It’s hard to imagine going to Thailand without ever visiting a Buddhist temple. They’re everywhere (but much less numerous in the southern beach provinces). Wats, as they’re known in Thai, hold the cultural keys to the Siamese Kingdom.
I’m not Buddhist. I’m not really religious at all. But I was married in a Thai Wat in a ceremony that included 9 monks (9 is a lucky number in Thai). I wasn’t quite sure what happened during the ceremony; but when it ended, I was married. I’ve attended many high ceremonies in wats. I’ve tagged along with my wife and her family and friends countless times to pray or visit a monk at a wat. I’ve photographed more Wats, inside and out, than any other subject in Siam. So here’s a quick do and don’t list when you visit a wat.
1. Relax. No one cares if you’re Buddhist or not, or even if you have a religion. If you enter with respect, you are welcome.
2. Take your shoes off before entering a wat. (This is a bright line rule. Don’t mess with it.)
3. Don’t go into a Wat if you’ve been drinking.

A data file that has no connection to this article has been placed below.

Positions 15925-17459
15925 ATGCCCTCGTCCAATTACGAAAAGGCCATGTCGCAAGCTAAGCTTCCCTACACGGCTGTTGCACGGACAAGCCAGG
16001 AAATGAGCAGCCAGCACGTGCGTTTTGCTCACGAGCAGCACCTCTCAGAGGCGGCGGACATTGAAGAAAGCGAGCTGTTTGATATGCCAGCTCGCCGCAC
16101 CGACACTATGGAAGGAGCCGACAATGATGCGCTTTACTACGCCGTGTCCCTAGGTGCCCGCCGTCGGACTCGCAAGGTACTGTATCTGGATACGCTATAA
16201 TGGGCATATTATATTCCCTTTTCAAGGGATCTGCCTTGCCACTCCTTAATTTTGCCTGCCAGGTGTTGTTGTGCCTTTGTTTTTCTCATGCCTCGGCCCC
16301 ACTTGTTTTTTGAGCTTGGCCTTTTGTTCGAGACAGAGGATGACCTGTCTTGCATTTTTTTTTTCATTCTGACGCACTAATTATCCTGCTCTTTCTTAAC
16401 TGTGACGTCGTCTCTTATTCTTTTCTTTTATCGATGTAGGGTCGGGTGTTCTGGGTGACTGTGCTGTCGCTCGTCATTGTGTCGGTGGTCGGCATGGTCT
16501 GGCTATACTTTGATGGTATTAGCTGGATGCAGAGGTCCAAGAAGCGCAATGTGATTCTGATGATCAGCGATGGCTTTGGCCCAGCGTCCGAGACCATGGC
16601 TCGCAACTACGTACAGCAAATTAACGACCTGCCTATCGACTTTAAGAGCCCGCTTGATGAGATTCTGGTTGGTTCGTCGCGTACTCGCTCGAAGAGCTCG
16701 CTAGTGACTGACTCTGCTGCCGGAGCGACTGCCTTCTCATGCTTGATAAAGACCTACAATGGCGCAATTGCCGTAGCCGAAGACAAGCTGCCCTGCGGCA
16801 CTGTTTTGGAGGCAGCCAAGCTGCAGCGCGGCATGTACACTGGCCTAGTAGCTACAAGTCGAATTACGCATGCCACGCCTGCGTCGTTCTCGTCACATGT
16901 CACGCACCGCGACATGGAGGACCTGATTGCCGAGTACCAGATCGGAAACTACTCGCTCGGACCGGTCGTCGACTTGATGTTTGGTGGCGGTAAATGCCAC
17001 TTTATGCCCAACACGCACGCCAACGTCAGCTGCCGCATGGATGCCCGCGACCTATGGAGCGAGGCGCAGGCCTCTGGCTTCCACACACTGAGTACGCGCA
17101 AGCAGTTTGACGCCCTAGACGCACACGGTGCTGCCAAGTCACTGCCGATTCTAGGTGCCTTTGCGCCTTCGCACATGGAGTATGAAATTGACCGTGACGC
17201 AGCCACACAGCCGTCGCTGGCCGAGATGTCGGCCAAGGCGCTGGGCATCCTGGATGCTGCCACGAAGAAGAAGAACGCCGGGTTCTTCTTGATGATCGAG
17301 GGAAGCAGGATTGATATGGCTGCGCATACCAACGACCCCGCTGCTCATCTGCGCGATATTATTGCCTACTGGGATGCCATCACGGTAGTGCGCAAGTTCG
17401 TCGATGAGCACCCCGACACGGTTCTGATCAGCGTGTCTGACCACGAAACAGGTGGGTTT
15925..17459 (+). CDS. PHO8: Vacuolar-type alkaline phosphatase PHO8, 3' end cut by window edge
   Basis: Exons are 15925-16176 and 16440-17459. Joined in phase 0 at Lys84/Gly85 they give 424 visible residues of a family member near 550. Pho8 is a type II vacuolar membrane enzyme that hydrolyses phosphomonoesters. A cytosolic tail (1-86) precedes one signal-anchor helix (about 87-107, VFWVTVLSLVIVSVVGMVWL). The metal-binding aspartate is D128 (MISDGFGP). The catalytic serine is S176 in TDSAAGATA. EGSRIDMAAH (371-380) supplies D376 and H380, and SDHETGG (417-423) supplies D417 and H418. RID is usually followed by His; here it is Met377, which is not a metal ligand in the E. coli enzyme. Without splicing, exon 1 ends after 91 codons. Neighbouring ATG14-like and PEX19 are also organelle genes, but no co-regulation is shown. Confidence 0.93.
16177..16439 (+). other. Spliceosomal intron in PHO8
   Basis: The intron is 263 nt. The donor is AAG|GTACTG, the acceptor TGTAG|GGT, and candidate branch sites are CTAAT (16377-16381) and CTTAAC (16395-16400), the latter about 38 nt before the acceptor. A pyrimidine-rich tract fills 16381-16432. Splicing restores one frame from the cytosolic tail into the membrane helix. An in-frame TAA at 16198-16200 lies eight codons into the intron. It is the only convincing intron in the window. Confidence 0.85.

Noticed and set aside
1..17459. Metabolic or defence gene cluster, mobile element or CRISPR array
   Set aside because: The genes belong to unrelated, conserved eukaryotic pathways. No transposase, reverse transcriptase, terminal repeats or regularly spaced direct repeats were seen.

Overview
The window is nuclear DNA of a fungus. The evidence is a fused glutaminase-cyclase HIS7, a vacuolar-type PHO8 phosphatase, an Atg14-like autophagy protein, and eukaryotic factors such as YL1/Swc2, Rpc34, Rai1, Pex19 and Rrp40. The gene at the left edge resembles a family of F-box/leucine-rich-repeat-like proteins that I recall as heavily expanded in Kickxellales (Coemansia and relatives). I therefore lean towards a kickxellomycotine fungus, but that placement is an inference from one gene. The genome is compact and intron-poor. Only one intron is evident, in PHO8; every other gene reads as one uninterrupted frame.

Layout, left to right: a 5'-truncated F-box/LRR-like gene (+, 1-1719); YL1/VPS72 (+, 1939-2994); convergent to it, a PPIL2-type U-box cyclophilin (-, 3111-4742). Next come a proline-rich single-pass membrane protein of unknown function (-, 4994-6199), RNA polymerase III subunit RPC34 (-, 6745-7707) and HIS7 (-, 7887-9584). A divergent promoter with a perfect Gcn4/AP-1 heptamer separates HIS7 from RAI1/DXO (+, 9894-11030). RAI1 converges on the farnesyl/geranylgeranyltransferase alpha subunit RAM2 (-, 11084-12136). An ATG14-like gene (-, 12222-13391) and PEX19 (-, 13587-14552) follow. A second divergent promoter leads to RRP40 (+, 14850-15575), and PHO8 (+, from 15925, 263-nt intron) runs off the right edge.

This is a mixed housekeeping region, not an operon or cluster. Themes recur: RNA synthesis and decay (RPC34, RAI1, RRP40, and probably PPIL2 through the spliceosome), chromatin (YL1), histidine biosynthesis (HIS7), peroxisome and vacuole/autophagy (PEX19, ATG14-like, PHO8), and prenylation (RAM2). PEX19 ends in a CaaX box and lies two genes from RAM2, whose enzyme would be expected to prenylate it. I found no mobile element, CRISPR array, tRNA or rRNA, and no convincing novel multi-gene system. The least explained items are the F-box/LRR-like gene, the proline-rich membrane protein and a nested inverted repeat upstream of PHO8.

4. Feel free to approach the altar and Buddhist statuary. Wats are home to Buddhist artwork and you’re welcome to closely view it.
5. Feel Free to take photos of anything you like. But do not pose in any manner with the Buddhist statuary. Posing with Buddhist iconography is seen as making fun of the religion.
6. Speak quietly and don’t let the kids run wild. (Did I really have to tell you that?)
7. If people are praying, you’re welcome to continue looking around and taking photos. (Do not stand between the worshiper and the Buddha they are praying to.) Just be respectful of the worshippers. They won’t mind at all.
8. If you want to show respect, it’s common to wai the Buddha.
9. Casual dress is appropriate (Not swimwear or revealing clothes); but refer to the next paragraph
And here’s one more protocol you may experience. Some of the most important wats don’t allow you to wear shorts inside. But here’s why you don’t have to worry. Those few high wats that do have a dress code will enforce it for you. In other words, as you approach the wat (and these high wats are all well-visited) the lay people that volunteer at the wat will politely tell you the dress code AND they’ll have a pair of fisherman pants ready for you to wear.